(If you’re looking for wine or Champagne glasses, we have guides for those too.)

Table of contents

Why you should trust us

I have been researching and writing about glassware for The Sweethome for three years, and with a 10-year restaurant career behind me I’ve handled (and broken) almost every glass there is. I did 28 hours of research and testing, cross-checked material science with our in-house science editor Leigh Krietsch-Boerner, Ph.D, and applied what I already know from testing more than 100 wine, Champagne, and bar glasses to reach our decision.

We also spoke to an expert, Zachary Rudolph, an artisan glassblower for more than 18 years. He currently teaches classes at the Bay Area Glass Institute in Santa Cruz.

How we picked and tested

There are plenty of product roundups but we found no pre-existing research on the best qualities of the humble drinking glass, so we did two things: We researched the materials glasses are made out of, and we called up an expert glassblower.

Zachary Rudolph, an instructor at the Bay Area Glass Institute, told us a great glass “can’t be too wide because you want to be able to get your hand around it. It should feel nice in your hand. It shouldn’t be too heavy and when you bring it to your mouth to drink, your lips should just fit right around the rim, and it shouldn’t get in the way of your nose. You also want a nice thick bottom so when you set it down it’s not going to slide off the table.” Many of us have probably seen a lightweight glass hydroplane across a wet table, so this makes sense.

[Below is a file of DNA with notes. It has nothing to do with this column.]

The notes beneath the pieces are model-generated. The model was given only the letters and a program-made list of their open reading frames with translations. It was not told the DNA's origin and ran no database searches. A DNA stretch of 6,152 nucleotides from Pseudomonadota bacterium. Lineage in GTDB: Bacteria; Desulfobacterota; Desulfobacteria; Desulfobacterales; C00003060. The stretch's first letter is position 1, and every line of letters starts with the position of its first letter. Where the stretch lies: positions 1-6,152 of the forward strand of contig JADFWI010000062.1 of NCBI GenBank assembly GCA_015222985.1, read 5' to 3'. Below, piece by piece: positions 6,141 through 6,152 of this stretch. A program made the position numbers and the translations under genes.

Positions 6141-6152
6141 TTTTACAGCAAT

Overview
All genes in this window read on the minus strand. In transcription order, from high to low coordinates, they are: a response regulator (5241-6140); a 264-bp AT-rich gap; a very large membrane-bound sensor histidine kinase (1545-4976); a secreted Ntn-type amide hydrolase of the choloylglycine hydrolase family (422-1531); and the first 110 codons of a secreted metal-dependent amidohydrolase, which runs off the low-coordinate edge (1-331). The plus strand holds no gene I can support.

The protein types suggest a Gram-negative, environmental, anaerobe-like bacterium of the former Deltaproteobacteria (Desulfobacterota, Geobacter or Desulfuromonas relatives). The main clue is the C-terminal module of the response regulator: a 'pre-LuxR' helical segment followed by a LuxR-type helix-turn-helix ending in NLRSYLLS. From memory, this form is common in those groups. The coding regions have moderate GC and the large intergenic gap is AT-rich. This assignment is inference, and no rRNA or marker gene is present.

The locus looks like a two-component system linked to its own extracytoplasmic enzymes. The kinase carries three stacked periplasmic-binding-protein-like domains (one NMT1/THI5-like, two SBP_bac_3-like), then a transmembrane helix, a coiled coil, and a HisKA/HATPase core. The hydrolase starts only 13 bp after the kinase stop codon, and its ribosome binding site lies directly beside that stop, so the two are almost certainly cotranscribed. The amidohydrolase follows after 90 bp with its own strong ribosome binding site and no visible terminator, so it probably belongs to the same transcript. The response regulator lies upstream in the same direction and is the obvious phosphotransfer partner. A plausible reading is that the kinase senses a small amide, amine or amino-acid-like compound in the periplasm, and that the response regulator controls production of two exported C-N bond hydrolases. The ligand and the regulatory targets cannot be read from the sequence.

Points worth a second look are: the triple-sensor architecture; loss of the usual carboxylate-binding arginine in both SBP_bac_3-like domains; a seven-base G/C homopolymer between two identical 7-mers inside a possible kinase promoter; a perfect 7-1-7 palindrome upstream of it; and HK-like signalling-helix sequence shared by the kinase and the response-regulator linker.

Through research we also decided that a perfect all-purpose drinking vessel should be made of tempered glass, a process that heats and cools the glassware in a way that makes it more durable and break-resistant (read more about that here). And when it does break, it does so in a less dangerous manner than untreated glass, crumbling into dull bits (relatively speaking – it’s still glass), as opposed to shards. This is what a kitchen needs!

We narrowed down the field with these criteria and ruled out restaurant options, like these Anchor Hocking glasses, because no matter where you look for them they’re only available in packs of 32.

A thin-walled, thick-bottomed Schott Zwiesel bar glass was heavy enough to shatter a stone tile.

A thin-walled, thick-bottomed Schott Zwiesel bar glass was heavy enough to shatter a stone tile.

A few simply wouldn’t shatter until we chucked them from 8 feet into a concrete lot.
We chose eight finalists and ran three tests. We dropped each from a height of 42 inches (standard bar height—your kitchen table might be 30 inches or less) onto a linoleum floor. Survivors then got dropped 8 feet. We dropped them onto marble tile and then onto concrete. A few simply wouldn’t shatter until we chucked them from 8 feet into a concrete lot. In the end, we broke them all and charted our results.

Test subjects nervously awaiting their turn to be dropped unceremoniously off a roof.

Test subjects nervously awaiting their turn to be dropped unceremoniously off a roof.

In addition, we did two temperature tests. We pulled hot glasses from the dishwasher and immediately filled them with ice water. We also took glasses that had been in the freezer for hours and filled them with boiling water. We were trying to get them to crack.

Tempered glass is not meant to withstand constant temperature fluctuations, so we don’t recommend doing this all the time. But it should still be able to withstand some abuse. When every mug in the house is filthy and the coffee must go in something, that glass needs to suck it up and do its job.